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I want to paint a small metal smoking pipe. All of the paint I can find that's "high heat" / heat resistant says it can go up to 1200F, but apparently a regular bic lighter can get up to 3500F!

Is there any paints that can withstand this? Or perhaps a special coating to go over the paint? Or perhaps the paint part doesn't get as hot and in worrying for nothing?

There has to be an answer as I've seen pipes with paint on them before.

  • Nah, a smoking pipe, commonly found in direct contact with a bic lighter :) sorry for the confusion – stackers Dec 9 '16 at 16:51
  • You should edit that into the question. That reduces confusion as lets us know that you are working on... which I am assuming is glass and not metal now? This should also be clarified. Most pipes I see (glass) the glass is coloured not painted... I don't look at pipes much – Matt Dec 9 '16 at 16:52
  • Edited! And they are in fact metal. They typically come painted, so there must be some paint that works. – stackers Dec 9 '16 at 16:55
  • Thanks for updating the question. Someone should be able to help. – Matt Dec 9 '16 at 16:55
  • There must be a paint that can be used because these small metal one-hitters come painted like cigarettes it's just that after a while the paint comes off so there must be something to redo it with. – B.C. Oct 8 '18 at 15:54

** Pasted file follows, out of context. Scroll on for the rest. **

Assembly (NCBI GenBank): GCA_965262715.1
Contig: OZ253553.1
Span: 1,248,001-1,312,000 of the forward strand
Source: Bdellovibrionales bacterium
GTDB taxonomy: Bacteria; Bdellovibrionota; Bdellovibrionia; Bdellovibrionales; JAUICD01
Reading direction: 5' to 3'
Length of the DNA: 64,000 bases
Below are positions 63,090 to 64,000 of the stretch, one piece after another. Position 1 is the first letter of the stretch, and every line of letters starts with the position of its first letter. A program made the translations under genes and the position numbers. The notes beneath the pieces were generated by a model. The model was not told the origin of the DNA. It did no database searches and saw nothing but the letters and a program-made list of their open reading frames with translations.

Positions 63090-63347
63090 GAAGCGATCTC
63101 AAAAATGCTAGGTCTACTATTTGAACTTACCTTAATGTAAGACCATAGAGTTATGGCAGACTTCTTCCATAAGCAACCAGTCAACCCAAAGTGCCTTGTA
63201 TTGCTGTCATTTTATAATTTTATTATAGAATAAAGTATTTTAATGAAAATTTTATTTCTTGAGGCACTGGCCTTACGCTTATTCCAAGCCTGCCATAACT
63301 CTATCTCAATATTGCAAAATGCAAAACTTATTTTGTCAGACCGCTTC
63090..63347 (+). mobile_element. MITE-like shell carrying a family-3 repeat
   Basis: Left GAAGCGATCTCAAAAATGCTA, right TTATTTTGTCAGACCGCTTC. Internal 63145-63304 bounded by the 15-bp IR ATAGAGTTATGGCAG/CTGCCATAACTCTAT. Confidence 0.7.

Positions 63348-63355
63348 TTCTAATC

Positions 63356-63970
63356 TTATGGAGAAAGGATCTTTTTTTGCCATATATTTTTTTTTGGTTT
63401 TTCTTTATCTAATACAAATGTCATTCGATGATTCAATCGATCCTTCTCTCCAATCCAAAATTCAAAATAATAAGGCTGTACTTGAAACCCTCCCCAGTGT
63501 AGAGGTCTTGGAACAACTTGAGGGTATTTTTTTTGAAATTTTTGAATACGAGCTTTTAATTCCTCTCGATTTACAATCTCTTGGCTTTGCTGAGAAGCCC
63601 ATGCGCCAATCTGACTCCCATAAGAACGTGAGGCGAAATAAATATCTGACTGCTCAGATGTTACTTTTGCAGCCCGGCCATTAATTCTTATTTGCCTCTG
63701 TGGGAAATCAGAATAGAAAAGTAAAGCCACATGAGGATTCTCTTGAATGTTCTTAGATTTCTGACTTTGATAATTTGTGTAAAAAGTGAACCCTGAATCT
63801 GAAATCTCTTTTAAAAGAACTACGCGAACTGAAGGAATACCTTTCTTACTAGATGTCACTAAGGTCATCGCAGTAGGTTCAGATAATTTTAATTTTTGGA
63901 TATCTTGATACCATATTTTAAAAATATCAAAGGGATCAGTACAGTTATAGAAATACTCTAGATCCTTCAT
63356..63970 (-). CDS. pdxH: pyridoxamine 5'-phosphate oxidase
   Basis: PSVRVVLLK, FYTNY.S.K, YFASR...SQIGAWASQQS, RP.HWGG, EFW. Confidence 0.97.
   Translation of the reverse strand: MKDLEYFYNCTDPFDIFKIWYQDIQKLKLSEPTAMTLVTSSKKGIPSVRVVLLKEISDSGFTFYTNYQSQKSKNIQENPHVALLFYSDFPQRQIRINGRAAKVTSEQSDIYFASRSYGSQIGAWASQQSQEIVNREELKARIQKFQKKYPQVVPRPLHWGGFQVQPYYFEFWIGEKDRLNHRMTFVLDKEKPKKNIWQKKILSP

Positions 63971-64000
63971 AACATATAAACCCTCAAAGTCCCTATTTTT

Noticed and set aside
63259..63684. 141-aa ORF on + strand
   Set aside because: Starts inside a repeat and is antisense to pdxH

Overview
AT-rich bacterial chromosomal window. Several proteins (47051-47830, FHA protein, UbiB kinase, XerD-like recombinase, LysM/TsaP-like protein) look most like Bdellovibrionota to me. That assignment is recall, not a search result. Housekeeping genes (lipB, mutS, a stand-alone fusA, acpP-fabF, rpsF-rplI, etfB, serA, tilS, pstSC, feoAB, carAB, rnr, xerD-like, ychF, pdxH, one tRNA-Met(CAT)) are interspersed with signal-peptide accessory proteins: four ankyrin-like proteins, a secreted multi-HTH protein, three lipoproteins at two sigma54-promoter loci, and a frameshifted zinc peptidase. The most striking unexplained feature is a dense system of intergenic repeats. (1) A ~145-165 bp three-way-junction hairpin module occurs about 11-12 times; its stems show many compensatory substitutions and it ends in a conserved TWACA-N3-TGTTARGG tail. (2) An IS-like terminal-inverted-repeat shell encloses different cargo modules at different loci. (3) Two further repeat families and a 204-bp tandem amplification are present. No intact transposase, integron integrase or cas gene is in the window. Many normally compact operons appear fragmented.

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After looking into a few options that you might have already seen I think this will be a safety concern for yourself that you should best avoid.

I am not insinuating what you do with the pipe but this discussion has come up before on a few forums about pipe smoking.

The consensus is don't risk doing it. From a general standpoint you cannot guarantee that the paint, once sealed/cured/dried etc, wont react in some way once heated regardless of the temperature limit. I know this does not meet your threshold but consider the MSDS for Rustoleum High Heat Spray which is designed for resistance extreme temperatures (1200ºF). It list several chemicals that are known carcinogens1. It is also worth noting these types of paints were not meant for direct flame contact.

Sure you might not paint near the bowl.. but why risk it anyway? If you are trying to personalize it it might just be better to buy one that already has what you are looking for. I don't know what the motivation for painting it though. Personalization was just a guess


1. I understand those chemicals are listed as present in the can before sprayed but surely enough of them are still present in the paint and have the potential to be released later.

2. This forum post goes a little off topic but the sentiment of not painting a metal pipe is shared.

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    Of note is the final part of that forum, and my first thought: the coloring on the pipes as purchased is probably not paint but anodized or electroplated metal. – user24 Dec 10 '16 at 3:06

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